Easter is quite close now and I'd hoped to have Helen's tartan skirt ready for fitting. Mmm. Not sure about that. I cut out a toile of a different style to see if it's more successful and easier than modifying the last pattern. Hopefully I can send it to her early next week. I need to get the tartan out from storage though to measure the set and see how much I need to vary the pleat placement on the pattern. I have lots of fabric and while I don't want to waste it on an unsuccessful skirt try, it wouldn't be disastrous, and I really need to use the real fabric.

The toile is from a 1991 pattern - Butterick 5712. Helen said she liked it, based on the pattern photos. There is one with two pleats front and back and the other with more. I decided to go with a shorter two pleat version, view B; I shortened by 4". The advantage of this pattern is that the sizes change only at the side seams, where there are no pleats. I found altering the size in the full pleated skirt I made her previously extremely difficult, and it was still not the perfect size. Pleats are quite difficult to adjust for a female waist, as I found out! Because all the adjustment is at the side, I can more closely match Helen’s shape. Assuming she gives me the thumbs up for the overall style, I will actually FINALLY get around to cutting into the fashion fabric - that is the medium weight pure wool tartan that we had to get specially woven. I can do the front and back (which are the same!) and adjust the side seams after she gets here at Easter.

Now, I know that a pattern isn’t needed for a kilt type skirt, like the last toile I made, but I didn’t really like the pattern - and Helen requested all sorts of changes that I didn’t feel up to making. This pattern is simpler. The thing I particularly like is that there is a lot of fabric cut away behind the pleat to reduce bulk - that was certainly an issue with the previous full pleated skirt. It’s important when the wool I’m using, although labelled ‘medium’ is actually pretty heavy for dressmaking. It should be pretty easy to adjust the pleat pattern width to match what I need for my tartan. I think I know how to do that.

I made up a toile and realised that, in deciding to make a size larger than I thought would be needed, to allow for later fine tuning, I’d be likely to put Helen off. It was much too large for Missy. So I unpicked my beautifully put in invisible zip and remade in a smaller size. According to the sizes Helen sent me, this should work although some tweaking for actual hip shape is likely to be necessary.

The pattern specifies a centre zip, but I have used a concealed zip in the toile. I need to think in advance of the type of zip to use as that will affect the waistband. I narrowed this waistband to 1” - the pattern is about 1.5” but otherwise didn’t alter length. Lyn advised against a centre zip. So either the concealed zip used here, or a lapped zip… The waistband is slightly different for these two types.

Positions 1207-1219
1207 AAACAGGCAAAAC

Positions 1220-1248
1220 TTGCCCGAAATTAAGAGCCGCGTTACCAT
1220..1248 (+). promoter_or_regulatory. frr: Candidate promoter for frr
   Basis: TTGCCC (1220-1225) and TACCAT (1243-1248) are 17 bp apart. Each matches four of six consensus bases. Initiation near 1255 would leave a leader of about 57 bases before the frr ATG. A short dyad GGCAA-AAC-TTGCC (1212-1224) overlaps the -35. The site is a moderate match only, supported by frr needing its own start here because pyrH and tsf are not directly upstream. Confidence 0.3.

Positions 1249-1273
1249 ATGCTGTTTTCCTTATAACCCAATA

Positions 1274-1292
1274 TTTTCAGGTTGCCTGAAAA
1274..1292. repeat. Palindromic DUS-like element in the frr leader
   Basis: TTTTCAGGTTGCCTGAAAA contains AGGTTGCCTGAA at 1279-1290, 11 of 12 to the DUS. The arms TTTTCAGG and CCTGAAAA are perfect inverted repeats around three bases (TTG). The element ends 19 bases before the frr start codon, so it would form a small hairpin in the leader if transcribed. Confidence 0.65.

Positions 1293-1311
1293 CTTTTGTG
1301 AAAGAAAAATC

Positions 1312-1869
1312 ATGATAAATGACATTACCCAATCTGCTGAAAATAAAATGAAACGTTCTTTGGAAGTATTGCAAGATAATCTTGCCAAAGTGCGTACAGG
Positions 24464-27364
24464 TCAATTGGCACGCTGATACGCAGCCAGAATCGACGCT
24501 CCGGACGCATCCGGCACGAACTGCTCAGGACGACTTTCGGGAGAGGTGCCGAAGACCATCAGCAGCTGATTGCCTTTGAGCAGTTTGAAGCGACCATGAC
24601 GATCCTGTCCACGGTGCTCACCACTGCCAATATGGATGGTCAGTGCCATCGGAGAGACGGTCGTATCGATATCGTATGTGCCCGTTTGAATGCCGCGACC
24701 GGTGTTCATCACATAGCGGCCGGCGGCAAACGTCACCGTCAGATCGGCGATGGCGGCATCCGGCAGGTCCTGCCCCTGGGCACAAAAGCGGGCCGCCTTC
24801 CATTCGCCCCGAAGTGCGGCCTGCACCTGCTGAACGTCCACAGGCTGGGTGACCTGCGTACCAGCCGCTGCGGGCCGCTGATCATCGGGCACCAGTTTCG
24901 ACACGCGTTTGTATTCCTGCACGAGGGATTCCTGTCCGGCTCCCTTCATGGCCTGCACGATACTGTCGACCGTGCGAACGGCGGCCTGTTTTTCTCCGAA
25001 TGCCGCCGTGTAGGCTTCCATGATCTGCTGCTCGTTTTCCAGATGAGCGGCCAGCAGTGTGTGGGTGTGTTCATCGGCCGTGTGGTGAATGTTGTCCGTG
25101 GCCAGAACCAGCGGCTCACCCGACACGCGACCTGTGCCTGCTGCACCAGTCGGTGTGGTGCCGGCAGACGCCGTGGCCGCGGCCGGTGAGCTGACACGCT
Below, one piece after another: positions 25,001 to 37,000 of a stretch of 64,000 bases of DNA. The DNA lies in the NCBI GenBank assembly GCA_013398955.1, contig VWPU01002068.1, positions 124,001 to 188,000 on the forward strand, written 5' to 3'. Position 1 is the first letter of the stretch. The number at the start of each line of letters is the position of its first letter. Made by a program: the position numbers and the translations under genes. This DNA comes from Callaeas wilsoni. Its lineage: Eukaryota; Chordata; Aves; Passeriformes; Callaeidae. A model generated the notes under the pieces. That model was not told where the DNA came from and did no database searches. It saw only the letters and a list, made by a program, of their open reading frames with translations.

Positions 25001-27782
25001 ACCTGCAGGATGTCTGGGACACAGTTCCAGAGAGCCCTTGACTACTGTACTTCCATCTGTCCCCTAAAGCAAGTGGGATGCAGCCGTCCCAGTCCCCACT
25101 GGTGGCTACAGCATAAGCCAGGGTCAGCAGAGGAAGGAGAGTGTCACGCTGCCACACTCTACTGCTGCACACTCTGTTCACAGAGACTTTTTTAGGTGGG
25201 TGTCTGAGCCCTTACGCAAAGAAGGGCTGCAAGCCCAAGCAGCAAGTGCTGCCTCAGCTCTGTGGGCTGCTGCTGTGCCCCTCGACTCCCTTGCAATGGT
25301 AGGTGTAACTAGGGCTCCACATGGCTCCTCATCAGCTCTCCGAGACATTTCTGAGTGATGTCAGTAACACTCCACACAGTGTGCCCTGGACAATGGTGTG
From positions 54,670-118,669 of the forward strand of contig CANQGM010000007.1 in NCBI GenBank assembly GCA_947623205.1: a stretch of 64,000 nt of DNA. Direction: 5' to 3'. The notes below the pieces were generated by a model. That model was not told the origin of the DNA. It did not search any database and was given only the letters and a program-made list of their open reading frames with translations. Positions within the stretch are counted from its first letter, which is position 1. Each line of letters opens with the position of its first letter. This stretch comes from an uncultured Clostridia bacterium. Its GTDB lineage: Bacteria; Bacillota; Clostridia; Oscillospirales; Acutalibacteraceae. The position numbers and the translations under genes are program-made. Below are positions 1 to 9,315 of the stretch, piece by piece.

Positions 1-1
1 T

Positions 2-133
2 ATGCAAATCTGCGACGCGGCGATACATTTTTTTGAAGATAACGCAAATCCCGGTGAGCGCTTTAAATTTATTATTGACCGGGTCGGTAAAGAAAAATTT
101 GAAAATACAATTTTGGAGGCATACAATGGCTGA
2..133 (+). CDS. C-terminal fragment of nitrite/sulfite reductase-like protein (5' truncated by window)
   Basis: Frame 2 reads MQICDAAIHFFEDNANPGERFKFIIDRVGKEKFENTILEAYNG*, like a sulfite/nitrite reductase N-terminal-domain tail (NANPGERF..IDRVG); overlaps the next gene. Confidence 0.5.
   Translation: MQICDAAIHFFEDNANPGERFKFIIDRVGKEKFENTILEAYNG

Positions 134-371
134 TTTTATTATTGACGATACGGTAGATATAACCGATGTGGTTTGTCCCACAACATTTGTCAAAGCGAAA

Many will ask why I've done as much on a toile - it really helps me to see where things might go wrong and when I need to do things and in what order. Helen might end up wearing it as she has with previous toiles. I also hope to be able to use the selvedge at the bottom of the fabric to avoid a bulky hem, so that would mean the pattern would have to be shortened further. Actually, on the toile, that’s the bit I’m finding most difficult. The instructions are fine, I just don’t see how to make up to a high standard and finish the cut fabric - they advise cutting into the seam edges as you make up the hem. If I manage to use the selvedge, that won’t be necessary, though. If I can’t use the selvedge, perhaps a thinner bias facing hem would be a better idea? What do you think?

The key issue is going to be finishing seam edges, which I haven’t done for this toile. I think I’m going to do a simple zigzag edge. Any other thoughts? I also need to consider a lining.

It’s ready to be posted off to Helen. I put it on Missy but had to pull in the waist at the back as Missy is 2” smaller than Helen around the waist. Do you like my new hem clips? I found then very useful when pinning up the 2” hem on the skirt.

Not much else to say at the moment!

Monday, 1 April 2019

Pattern Issues? Or is it me?

I realise that I haven't posted any reviews of my makes on Pattern Review as I used to do, for months now. There are a few reasons for this.
  • When I've made something before,  I'm not sure what else there is to say
  • If I don't like the result BUT I've altered the pattern substantially so the issues could be mine (though they're certainly not all mine!). On the other hand, most people do need to alter patterns to fit.
  • When others review well, and my result isn't good - am I being too negative? I don't want my blog or reviews to be continually negative. However, I have a feeling that some people don’t review negatively when that might be appropriate.
I've had a few patterns with problems recently. I'll mention two

McCall’s M7322 view A - now modified

The first of these was the tank I made for my Blackwood cardigan. At first, I thought it was the changes I made that meant it didn't work.  Could be, of course. What did I do? I ended up cutting the tank two sizes smaller than recommended by the pattern, plus narrowed the back of the pattern (and neck) by a couple of inches. The length is irrelevant. I used McCall’s M7322 view A - sleeveless, scoop neck